The decision by ConocoPhillips to pull its membership from the Alaska Oil and Gas Association (AOGA) leaves the lobbying group with its shortest membership roster since the group was formed in 1966.
The group now has 16 members. During the late 1970s and early 1980s AOGA had 35 members. Industry mergers and acquisitions are the main reason membership has declined, AOGA Deputy Director Marilyn Crockett told NGI. Crockett would not disclose how much ConocoPhillips had been paying the organization in dues. In the past as membership declined AOGA sought to make up the shortfall by cutting its budget. Crockett said that also will be the case this time around. Any shortfall that can't be made up could result in an increase in dues. "There's a good chance [members] will experience an increase of some kind," she said.
ConocoPhillips, whose predecessor companies had been AOGA members since the group's inception, said it was leaving AOGA because it has many of its own staffers working on the same regulatory and government affairs tasks that AOGA covers. While Crockett said AOGA is disappointed to see ConocoPhillips leave, there is hope that the company might rejoin some time in the future. She said no other departures are expected.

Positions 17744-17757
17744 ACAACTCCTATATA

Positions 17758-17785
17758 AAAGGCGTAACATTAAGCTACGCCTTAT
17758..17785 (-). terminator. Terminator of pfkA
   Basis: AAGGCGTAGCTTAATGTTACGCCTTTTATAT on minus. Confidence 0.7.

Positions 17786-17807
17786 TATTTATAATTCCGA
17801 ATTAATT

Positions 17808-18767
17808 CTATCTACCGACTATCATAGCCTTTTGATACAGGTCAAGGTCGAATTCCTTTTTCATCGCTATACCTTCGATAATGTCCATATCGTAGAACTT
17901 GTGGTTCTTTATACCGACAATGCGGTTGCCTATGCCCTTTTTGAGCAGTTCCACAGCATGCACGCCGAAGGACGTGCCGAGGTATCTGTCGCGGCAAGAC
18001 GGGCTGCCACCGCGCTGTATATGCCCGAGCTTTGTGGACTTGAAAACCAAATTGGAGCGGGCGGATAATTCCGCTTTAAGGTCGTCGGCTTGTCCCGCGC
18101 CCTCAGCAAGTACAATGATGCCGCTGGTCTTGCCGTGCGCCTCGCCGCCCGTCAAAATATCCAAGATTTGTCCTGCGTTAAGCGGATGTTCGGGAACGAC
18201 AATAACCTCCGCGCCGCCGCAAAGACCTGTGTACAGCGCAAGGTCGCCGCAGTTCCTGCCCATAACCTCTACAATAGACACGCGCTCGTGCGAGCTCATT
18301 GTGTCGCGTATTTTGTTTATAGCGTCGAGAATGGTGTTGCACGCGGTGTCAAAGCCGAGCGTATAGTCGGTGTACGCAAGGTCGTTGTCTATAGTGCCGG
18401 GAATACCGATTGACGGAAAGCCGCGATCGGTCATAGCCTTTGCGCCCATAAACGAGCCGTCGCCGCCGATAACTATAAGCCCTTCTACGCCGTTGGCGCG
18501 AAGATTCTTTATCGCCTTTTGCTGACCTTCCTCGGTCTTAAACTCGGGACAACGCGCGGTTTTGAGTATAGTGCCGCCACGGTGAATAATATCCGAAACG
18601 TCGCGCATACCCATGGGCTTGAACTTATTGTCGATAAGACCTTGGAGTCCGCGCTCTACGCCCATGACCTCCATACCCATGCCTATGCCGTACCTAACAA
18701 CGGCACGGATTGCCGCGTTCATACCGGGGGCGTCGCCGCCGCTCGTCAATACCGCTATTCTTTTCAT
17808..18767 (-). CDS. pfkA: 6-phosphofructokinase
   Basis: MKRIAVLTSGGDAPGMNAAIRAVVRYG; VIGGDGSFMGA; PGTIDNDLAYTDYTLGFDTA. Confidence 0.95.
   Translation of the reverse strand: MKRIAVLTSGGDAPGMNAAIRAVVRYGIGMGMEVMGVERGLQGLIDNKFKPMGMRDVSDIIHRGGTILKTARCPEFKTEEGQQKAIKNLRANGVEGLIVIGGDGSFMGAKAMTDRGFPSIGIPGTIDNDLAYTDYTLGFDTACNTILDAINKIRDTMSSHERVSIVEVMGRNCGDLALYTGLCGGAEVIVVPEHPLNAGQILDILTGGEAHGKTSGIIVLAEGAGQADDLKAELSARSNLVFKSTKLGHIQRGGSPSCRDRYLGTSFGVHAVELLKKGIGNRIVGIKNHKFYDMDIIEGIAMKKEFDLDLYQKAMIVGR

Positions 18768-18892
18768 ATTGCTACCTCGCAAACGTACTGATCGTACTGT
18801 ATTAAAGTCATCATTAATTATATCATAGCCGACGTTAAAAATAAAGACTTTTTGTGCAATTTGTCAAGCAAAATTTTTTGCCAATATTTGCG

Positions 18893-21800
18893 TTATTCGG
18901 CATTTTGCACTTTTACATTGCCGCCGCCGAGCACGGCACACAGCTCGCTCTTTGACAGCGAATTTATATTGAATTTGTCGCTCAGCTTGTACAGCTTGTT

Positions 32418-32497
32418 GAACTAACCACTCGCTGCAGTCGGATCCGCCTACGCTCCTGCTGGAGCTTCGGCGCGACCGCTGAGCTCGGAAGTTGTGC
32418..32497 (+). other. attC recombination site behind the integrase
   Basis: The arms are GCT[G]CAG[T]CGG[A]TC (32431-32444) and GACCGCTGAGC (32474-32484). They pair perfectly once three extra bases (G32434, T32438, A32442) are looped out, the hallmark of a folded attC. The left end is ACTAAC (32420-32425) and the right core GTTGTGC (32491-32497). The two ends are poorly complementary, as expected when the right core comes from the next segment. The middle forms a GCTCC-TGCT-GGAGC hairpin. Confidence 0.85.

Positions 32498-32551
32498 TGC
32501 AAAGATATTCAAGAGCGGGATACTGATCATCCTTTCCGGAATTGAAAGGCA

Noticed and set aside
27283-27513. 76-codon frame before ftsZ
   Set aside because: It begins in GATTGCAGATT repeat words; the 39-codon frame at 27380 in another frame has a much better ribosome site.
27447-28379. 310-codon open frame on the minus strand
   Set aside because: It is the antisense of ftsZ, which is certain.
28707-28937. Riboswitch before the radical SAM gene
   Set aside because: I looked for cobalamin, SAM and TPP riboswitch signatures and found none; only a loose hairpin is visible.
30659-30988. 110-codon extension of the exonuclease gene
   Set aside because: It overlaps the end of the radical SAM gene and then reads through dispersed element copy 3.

ConocoPhillips is one of a trio of companies, along with BP and ExxonMobil, that has been negotiating with Alaska to develop a natural gas pipeline to Canada that would ultimately serve the Lower 48 (see NGI, Sept. 11). BP spokesman Daren Beaudo told NGI that the company is "very supportive of AOGA" and plans to remain a member. An ExxonMobil spokesperson told NGI that the company would remain an AOGA member.
Through its board of directors, five standing committees, and several work groups, AOGA develops common industry positions and provides input on local, state, and national legislative and administrative actions that affect the petroleum industry in Alaska.
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